Osborn et. al., Proceedings of the National Academy of Sciences, 2011
On-site HTML file iconDoubt is not an agreeable condition, but certainty is an absurd one
Ecolonomics No.11, Paul Mobbs, April 2011
On-site PDF file iconA Comparison of the Limits to Growth with Thirty Years of Reality
Graham Turner, Commonwealth Scientific and Industrial Research Organisation (CSIRO), June 2008
On-site PDF file iconOil's tipping point has passed
James Murray and David King, Nature, vol.481 pp.433-435, 26th January 2012
On-site PDF file iconThe Limits to Growth Revisited
Ugo Bardi, Springer, June 2011. ISBN 9781-4419-9415-8. £45.
On-site PDF file iconLimits to Growth: The 30 Year Update
Donella Meadows, Jørgen Randers and Dennis Meadows, Earthscan, 2004. ISBN 978-1844071449. £14.99.

Videos/TV programmes:

Off-site HTML file iconWhat you need to know about natural gas production
Theo Colborn, TEDX, 2011
Off-site HTML file iconIs the future of British coal burning it underground?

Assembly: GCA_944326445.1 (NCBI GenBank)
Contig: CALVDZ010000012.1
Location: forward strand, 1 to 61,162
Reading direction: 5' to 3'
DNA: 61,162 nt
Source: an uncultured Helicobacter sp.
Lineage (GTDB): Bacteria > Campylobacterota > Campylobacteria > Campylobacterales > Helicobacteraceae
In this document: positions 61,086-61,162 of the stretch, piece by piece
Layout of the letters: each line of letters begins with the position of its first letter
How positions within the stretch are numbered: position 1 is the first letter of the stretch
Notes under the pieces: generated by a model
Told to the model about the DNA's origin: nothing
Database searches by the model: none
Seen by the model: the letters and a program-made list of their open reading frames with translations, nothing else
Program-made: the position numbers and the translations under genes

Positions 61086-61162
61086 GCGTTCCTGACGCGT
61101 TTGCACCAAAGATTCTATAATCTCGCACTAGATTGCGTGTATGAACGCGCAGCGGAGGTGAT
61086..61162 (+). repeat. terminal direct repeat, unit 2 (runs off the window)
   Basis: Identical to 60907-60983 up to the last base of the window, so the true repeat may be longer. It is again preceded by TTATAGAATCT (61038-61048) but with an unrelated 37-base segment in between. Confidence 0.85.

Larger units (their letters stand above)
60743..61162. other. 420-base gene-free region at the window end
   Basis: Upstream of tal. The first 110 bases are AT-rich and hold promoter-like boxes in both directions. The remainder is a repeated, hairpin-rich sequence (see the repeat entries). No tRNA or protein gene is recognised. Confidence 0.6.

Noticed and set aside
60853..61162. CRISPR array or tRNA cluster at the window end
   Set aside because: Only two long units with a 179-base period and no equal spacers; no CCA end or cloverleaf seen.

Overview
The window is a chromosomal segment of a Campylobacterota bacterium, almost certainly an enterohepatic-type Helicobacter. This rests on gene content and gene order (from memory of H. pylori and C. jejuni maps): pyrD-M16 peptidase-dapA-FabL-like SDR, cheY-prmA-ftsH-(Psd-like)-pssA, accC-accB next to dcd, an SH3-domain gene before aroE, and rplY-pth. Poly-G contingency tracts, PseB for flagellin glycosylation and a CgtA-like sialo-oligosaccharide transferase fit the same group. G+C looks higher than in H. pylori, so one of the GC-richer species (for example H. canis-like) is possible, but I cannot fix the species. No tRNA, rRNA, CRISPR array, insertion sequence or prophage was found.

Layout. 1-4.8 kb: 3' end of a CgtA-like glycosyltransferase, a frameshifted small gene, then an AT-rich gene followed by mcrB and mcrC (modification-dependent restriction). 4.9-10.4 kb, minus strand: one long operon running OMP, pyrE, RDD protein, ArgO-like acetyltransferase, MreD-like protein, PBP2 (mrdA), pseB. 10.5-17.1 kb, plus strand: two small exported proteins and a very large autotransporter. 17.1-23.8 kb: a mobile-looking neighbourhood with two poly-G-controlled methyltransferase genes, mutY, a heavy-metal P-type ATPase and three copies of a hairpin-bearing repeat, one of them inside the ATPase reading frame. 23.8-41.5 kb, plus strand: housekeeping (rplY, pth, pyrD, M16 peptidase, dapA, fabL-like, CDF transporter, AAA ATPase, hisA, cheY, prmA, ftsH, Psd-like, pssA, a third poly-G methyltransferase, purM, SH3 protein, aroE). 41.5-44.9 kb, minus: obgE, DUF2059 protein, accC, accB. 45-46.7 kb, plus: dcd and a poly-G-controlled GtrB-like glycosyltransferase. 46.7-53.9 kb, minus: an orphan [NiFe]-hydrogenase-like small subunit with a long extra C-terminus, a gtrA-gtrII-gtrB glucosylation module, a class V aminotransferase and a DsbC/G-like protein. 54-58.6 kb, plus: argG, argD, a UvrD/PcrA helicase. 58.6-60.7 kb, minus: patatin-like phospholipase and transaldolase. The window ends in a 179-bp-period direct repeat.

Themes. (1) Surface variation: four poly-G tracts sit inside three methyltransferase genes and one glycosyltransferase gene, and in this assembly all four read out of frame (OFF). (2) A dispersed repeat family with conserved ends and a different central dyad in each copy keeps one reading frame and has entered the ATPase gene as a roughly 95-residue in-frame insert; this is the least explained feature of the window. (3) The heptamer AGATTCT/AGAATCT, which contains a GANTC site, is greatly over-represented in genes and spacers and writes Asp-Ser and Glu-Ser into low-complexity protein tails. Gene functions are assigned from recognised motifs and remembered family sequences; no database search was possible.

Channel 4 News, Wednesday 4th January 2012
Off-site HTML file iconFracking: Concerns over gas extraction regulations
Susan Watts, BBC Newsnight, 20th March 2012
Off-site HTML file iconCompany's plan for coal gasification in Swansea Bay
Iolo ap Dafydd, BBC News, 16th January 2012
Off-site HTML file iconInfra-red Video of Drilling Air Pollution
Chesapeake Bay Foundation, YouTube, 9th November 2011
Off-site HTML file iconThe hidden cost of the US hydraulic fracturing
Ecologist Film Unit, 2011
Off-site HTML file iconIs Coal Seam Gas worth the risk? – The backlash to a billion dollar industry
Peter McCutcheon, ABC News (Australia), 19th September 2011

Web sites:

Off-site HTML indexfile iconFrack Off!
Off-site HTML indexfile iconNo Fracking UK
Off-site HTML index file iconRibble Estuary Against Fracking
Off-site HTML index file iconThe Vale Says NO!
Off-site HTML index file iconDon't Frack with the Fylde
Off-site HTML index file iconFracking Free Ireland
Off-site HTML index file iconFrackTracker (Center for Healthy Environments and Communities)